Chef Hugh Acheson signs copies of ‘New Turn in the South’
Jesus and I celebrate our birthdays 12 days apart, which bugged the heck out of me as a child. My sister’s birthday hit in September, unfettered by other distractions. Me, not so much.
I got presents wrapped in Christmas paper. There’d be a card attached that read, “Merry Christmas and Happy Birthday,” which would have been fine if it was a car or something, but a Magic 8 Ball simply cannot be called two gifts. And then, around age 10, my mother got the bright idea to combine my birthday party with my friend Alex, because his birthday was at the beginning of the month, and “everyone gets so busy around the holidays.”
It was hard enough being the opening act for Jesus. Now I’d been demoted to playing on a double-bill. I felt like an aging cabaret star, slowly losing all the choice timeslots. I hadn’t even hit puberty, and I was already turning into a late-career Ann Jillian. “Who’s Ann Jillian?” you ask, proving my point.
While popular with authors and LGBT Atlantans, Outwrite has publicly struggled financially. This morning, the gay bookstore announced it would close at its current location at the corner of 10th and Piedmont and try to relocate. The store's financial problems echo a trend for bookstores around the nation.
A press release from Outwrite owner Philip Rafshoon said he is looking for a new location and noted that the current space, which anchors the corner that is often referred to as the epicenter of gay Atlanta, was just too expensive.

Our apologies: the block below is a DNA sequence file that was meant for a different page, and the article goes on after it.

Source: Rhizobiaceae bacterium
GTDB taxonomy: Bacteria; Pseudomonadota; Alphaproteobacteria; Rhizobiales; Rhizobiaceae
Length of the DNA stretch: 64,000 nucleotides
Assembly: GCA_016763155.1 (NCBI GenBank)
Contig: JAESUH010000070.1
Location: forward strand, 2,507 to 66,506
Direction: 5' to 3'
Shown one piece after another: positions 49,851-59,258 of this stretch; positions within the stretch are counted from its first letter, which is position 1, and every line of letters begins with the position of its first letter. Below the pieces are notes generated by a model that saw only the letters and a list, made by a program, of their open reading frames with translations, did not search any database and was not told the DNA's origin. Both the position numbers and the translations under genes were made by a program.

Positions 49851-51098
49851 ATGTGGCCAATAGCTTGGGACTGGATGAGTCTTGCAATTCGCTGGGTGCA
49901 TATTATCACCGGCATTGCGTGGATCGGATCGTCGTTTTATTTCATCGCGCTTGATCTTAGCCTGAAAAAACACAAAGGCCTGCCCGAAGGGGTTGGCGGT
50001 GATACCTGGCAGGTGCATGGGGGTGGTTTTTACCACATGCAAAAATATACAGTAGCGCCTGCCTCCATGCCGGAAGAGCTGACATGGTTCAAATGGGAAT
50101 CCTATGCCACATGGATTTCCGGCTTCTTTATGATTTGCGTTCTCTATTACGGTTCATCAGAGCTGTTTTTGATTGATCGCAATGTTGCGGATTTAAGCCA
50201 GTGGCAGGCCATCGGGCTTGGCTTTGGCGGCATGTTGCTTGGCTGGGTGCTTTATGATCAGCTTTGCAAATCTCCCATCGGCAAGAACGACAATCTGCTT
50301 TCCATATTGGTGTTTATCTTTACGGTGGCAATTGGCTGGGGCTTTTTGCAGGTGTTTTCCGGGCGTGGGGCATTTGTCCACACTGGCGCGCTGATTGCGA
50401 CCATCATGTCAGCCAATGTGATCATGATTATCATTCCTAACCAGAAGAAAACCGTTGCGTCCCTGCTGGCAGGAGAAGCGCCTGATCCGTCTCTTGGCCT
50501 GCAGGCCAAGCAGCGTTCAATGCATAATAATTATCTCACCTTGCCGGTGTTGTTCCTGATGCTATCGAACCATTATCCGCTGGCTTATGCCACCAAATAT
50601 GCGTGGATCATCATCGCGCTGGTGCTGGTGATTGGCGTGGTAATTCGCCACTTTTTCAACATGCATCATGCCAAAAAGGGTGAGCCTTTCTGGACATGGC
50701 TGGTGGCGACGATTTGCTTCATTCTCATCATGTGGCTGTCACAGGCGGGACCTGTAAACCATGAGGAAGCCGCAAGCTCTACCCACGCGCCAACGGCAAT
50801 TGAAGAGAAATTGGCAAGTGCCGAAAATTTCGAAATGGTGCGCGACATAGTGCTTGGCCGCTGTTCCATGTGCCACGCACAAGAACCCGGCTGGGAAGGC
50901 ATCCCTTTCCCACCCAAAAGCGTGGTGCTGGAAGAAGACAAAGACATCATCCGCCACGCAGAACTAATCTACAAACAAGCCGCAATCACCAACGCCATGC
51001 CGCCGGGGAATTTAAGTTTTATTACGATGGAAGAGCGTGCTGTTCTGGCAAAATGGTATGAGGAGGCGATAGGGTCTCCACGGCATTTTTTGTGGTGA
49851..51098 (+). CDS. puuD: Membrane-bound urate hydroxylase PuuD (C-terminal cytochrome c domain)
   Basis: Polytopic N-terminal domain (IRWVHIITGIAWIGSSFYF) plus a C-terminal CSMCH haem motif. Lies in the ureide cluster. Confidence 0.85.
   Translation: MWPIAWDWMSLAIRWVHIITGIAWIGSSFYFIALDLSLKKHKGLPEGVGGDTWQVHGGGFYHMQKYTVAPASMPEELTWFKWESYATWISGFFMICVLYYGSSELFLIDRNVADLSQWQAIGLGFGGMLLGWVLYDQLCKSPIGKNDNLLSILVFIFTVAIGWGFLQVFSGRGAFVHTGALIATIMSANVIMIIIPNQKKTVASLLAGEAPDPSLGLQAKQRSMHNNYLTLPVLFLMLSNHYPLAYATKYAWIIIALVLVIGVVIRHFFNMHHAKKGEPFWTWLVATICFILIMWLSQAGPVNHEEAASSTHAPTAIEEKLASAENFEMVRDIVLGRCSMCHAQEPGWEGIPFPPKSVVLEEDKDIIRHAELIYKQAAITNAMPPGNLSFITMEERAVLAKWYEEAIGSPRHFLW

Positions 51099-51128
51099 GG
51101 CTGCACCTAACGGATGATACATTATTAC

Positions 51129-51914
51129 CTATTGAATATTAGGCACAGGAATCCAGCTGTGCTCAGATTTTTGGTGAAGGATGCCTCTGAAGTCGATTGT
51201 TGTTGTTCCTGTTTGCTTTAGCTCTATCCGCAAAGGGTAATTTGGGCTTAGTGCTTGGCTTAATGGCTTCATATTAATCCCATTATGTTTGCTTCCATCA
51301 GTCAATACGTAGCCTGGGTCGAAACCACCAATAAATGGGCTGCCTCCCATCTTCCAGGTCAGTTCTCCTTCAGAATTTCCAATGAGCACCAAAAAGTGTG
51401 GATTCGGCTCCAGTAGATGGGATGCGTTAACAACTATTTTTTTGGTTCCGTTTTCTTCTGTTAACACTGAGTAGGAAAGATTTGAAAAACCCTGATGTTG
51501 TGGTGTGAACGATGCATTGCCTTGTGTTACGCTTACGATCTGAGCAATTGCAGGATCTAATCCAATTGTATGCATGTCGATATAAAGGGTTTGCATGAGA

"Our landlord has been extremely cooperative and has worked with us longer than expected. Our departure is amicable," he wrote. "The bottom line is simply we can no longer afford to rent this desirable space regardless of what business model we try to engage."
Four years ago this week, Preppy and I closed on our house. Two days later, someone broke in, trashed the place, and made off with a good portion of our electronics.
At the time, we blamed hooligans, but seeing as we never had trouble with the criminal element in the years that followed, I have decided that the real culprit was probably our 60 year-old schizophrenic neighbor, Crazypants. She was just trying to scare us off, like an old coot on Scooby Doo trying to make everybody think the amusement park is haunted.
We were still a little shaken from the experience the following week, so I decided we needed an event on which to focus that would give us happy home memories as quickly as possible. I announced we would be hosting an Old Fashioned Thanksgiving.
Topher Payne recounts hosting his first Thanksgiving dinner in his new home
It’s hard to believe that such a funny book would stir up any controversy, but author Elena Azzoni has managed it with her new memoir, “A Year Straight: Confessions of a Boy-Crazy Lesbian Beauty Queen.”
Penned by a “Miss Lez” pageant winner who then got the hots for her male yoga teacher, the book is full of humor, observations about dating both genders, poetic moments and a conclusion that any reader will know isn’t really going to be the end of the story. The Georgia Voice spoke with Azzoni about her book, the controversy and sexual fluidity.